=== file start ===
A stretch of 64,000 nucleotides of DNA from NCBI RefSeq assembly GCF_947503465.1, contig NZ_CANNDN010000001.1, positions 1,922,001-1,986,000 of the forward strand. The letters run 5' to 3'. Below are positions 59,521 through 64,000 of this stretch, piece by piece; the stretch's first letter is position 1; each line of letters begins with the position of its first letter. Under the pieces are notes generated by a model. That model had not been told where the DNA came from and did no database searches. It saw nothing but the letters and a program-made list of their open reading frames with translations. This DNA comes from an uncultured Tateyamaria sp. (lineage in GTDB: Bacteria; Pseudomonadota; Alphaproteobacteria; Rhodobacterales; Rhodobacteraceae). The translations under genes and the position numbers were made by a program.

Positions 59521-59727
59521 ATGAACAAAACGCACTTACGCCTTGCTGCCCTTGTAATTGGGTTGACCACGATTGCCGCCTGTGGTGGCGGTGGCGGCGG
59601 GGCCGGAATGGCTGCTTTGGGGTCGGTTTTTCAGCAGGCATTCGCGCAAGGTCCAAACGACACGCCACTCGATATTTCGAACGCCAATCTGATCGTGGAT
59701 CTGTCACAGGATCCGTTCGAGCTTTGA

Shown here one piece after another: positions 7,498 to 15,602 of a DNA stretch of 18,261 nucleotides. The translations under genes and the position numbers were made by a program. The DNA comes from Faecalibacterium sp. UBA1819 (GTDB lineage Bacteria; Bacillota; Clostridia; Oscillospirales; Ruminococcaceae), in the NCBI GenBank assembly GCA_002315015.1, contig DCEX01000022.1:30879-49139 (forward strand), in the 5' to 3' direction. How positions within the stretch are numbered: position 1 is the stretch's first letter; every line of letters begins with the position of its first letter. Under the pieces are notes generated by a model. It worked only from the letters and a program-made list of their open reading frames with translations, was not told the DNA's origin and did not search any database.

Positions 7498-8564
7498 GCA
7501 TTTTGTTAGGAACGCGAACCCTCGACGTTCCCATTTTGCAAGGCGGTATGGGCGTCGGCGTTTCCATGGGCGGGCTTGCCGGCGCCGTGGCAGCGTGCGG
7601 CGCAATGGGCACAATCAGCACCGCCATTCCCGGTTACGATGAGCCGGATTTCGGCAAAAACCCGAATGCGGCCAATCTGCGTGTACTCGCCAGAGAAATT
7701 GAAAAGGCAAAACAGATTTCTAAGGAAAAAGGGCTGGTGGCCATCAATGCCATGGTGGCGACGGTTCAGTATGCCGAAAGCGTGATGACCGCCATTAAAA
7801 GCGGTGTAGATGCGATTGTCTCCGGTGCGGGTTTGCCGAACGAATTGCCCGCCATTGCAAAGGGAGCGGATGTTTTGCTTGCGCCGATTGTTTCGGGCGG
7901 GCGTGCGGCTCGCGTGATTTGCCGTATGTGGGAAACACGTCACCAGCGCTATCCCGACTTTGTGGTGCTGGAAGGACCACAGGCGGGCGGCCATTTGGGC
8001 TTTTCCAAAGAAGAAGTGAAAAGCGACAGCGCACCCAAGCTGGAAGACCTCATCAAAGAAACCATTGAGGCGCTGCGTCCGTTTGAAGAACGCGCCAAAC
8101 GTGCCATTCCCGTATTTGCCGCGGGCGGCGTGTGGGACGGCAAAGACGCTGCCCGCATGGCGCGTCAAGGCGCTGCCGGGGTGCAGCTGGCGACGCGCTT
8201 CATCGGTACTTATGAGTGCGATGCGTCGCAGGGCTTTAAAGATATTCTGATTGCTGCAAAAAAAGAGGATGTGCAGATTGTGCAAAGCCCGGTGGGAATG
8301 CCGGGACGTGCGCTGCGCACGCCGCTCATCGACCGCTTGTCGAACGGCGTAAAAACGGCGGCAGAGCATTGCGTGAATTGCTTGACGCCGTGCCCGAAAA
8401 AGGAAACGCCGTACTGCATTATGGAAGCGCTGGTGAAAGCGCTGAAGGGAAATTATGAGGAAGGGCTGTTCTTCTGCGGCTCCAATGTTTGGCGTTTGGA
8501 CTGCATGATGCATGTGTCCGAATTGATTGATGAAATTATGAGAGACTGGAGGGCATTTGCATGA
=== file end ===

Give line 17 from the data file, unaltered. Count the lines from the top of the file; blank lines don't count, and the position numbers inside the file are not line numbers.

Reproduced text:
8301 CCGGGACGTGCGCTGCGCACGCCGCTCATCGACCGCTTGTCGAACGGCGTAAAAACGGCGGCAGAGCATTGCGTGAATTGCTTGACGCCGTGCCCGAAAA